Such a market mechanism was also considered important by heavy industrialised countries, who are economically dependent on oil and gas production. In the normal course, large-scale de-carbonisation would take much longer than as prescribed under the Paris targets. Besides, it would also ensure that the rich and already developed countries could continue to pollute on the strength of carbon credit purchased by them, while the options of developing and relatively poor countries would be curtailed. It can, thus, be inferred that the summit spent more time in ensuring that the interests of the developed countries are well protected through the carbon trading mechanism.

In fact, the scheme of carbon credits is some kind of a smokescreen which enables the developed and richer countries to exploit those still developing. Those already developed, thus, escape the limits while the less industrialised and less polluting are loaded with the burden of further reductions. This may ultimately impact and retard their progress in the long-run.

In this context, let us take the example of the GFL gas project in Gujarat. GFL is one of the largest producers of carbon offset credits in the world, selling them to many of the biggest polluters in the EU. Europe’s polluters have had a cheap way to offset their climate responsibilities without actually greening even a small patch of the land. EU Climate Action Commissioner Connie Hedegaard admitted that such projects have a “total lack of environmental integrity.”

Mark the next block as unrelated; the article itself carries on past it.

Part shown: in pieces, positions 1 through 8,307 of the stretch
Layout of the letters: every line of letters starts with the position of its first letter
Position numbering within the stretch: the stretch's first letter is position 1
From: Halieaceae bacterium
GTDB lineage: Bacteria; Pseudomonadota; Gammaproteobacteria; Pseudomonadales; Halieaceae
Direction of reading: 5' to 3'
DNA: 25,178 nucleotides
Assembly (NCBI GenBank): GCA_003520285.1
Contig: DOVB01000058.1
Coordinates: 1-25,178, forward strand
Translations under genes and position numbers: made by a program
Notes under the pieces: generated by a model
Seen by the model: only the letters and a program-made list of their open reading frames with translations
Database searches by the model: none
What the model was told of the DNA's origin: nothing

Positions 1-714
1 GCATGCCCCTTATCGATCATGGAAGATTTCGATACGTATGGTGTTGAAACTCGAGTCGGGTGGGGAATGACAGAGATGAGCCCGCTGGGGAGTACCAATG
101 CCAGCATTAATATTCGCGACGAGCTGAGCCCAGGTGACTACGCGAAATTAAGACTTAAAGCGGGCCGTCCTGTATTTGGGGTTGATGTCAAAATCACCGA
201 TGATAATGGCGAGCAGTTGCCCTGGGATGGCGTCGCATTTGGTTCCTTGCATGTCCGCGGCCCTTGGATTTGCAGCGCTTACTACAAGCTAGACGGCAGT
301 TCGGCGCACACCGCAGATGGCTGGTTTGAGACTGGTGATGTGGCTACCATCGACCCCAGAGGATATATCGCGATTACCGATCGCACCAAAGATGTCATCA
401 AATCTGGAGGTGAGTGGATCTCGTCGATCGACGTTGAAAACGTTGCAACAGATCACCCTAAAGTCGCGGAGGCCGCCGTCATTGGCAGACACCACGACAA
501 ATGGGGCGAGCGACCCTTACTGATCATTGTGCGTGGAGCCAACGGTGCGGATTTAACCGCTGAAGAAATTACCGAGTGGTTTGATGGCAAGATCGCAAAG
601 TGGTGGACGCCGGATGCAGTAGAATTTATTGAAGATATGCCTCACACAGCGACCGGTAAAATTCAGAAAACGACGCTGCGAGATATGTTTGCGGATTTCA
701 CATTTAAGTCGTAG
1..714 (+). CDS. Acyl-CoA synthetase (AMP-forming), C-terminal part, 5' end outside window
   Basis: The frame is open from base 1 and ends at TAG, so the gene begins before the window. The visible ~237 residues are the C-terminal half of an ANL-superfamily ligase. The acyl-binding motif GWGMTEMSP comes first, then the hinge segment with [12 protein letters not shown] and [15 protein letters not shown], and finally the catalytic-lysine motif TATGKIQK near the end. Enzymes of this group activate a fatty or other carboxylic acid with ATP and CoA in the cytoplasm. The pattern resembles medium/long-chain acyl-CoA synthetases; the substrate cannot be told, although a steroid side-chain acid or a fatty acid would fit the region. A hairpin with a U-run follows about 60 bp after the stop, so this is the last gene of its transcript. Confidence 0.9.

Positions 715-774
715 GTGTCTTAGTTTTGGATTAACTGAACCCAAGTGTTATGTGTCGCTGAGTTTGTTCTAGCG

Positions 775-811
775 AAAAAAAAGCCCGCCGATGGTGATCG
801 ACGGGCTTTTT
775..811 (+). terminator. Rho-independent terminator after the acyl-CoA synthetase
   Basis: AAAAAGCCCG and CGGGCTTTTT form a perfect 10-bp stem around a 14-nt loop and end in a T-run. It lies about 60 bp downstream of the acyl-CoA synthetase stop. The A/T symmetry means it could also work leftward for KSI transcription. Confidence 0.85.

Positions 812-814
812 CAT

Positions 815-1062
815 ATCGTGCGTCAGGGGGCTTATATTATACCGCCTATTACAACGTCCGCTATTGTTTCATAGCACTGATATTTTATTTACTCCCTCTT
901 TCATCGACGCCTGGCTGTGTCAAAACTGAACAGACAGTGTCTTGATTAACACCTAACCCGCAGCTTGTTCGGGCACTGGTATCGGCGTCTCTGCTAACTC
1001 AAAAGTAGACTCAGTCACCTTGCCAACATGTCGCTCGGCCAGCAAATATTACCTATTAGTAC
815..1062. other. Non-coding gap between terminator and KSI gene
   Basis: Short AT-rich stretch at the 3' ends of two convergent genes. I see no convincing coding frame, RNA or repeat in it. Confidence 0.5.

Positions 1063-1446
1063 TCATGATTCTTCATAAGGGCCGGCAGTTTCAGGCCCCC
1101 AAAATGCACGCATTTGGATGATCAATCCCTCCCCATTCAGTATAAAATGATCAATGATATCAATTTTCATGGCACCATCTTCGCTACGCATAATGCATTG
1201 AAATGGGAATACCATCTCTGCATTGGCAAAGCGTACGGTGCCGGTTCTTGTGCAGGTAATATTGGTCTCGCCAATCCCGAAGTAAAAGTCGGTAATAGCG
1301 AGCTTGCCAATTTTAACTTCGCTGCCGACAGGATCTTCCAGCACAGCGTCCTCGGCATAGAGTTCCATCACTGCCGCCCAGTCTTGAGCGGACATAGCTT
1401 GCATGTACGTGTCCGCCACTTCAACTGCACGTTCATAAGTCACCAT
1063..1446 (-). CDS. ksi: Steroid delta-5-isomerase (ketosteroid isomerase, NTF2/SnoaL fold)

At the summit, not much time was spent on determining the targets to be achieved by each country so as to keep the emissions of greenhouse gases within the overall objective of the global warming being limited to the extent of 1.5 degrees between 2018 and 2100. For this to become a reality by 2050, we should be a net-zero emitter. So far only about 20 countries, including the UK, France, New Zealand, Norway, Finland, Switzerland, Denmark and Sweden, figure in the list of those who are expected to meet this target. India, China and the US still have a long way to go.

In India, with a perceived difficulty in cutting emissions in order to meet the targets, an ambitious plan for harnessing solar energy has been formulated. We are lucky that sunlight is available in abundance but the challenge lies in the procurement of solar Photo Voltaic (PV) cells, which is one of the major constraining factors in our efforts to realise the full potential. According to a report submitted by the parliamentary standing committee, in order to achieve the target of 100 GW of solar electricity capacity by 2022, India should have had an installed capacity of 32,000 MW by 2017-18. But as of January 31, 2018, the country only had a capacity of 18,455 MW in just four years — this is over 20,000 MW a year and appears difficult to achieve.

Irrespective of the disappointing outcome of the Madrid summit, as a responsible nation with high prestige in the international arena, India does not have the luxury of a half-hearted approach towards this vital area. The phenomenon of global warming has to be seen as a global warning.

(The author is a former Governor and a Senior Adviser at the Pranab Mukherjee Foundation)